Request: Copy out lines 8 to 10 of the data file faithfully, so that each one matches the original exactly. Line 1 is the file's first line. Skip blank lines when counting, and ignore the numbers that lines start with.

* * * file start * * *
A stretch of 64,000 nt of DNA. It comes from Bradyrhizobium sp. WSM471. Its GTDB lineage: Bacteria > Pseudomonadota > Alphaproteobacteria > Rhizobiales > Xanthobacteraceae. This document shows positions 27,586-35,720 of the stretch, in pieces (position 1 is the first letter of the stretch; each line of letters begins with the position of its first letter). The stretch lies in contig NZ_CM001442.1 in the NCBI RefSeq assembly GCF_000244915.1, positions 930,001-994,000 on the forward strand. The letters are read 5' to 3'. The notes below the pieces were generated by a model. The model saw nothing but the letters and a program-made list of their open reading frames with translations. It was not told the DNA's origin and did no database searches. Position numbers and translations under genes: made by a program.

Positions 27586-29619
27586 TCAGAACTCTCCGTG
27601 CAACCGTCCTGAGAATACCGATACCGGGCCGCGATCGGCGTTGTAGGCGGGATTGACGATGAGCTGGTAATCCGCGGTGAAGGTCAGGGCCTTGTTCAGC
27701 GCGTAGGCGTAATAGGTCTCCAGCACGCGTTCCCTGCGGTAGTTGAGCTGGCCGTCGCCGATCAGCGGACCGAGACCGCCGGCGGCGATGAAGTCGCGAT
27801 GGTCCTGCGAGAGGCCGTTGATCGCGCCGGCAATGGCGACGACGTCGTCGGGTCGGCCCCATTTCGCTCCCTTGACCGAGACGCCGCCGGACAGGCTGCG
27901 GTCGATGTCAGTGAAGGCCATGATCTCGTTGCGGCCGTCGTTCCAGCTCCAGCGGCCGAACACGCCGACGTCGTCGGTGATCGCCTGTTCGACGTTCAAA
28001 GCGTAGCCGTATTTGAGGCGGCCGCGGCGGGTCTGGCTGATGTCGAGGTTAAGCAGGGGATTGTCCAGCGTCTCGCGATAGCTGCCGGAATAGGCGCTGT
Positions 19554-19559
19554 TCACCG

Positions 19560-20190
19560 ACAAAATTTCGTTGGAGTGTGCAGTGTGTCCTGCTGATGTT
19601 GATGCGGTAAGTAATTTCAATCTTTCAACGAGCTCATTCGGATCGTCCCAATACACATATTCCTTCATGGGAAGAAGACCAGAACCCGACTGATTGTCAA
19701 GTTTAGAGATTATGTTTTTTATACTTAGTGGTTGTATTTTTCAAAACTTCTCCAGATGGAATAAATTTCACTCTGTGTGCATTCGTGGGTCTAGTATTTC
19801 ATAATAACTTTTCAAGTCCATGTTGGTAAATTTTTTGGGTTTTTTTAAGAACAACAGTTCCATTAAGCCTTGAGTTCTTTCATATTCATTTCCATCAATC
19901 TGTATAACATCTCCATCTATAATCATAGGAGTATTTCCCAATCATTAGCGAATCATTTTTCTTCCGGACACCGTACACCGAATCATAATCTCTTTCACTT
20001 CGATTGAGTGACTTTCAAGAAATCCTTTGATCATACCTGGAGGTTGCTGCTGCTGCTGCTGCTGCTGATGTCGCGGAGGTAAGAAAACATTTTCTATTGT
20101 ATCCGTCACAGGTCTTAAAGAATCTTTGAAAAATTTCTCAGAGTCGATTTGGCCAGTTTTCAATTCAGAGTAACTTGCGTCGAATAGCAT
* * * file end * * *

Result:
28001 GCGTAGCCGTATTTGAGGCGGCCGCGGCGGGTCTGGCTGATGTCGAGGTTAAGCAGGGGATTGTCCAGCGTCTCGCGATAGCTGCCGGAATAGGCGCTGT
Positions 19554-19559
19554 TCACCG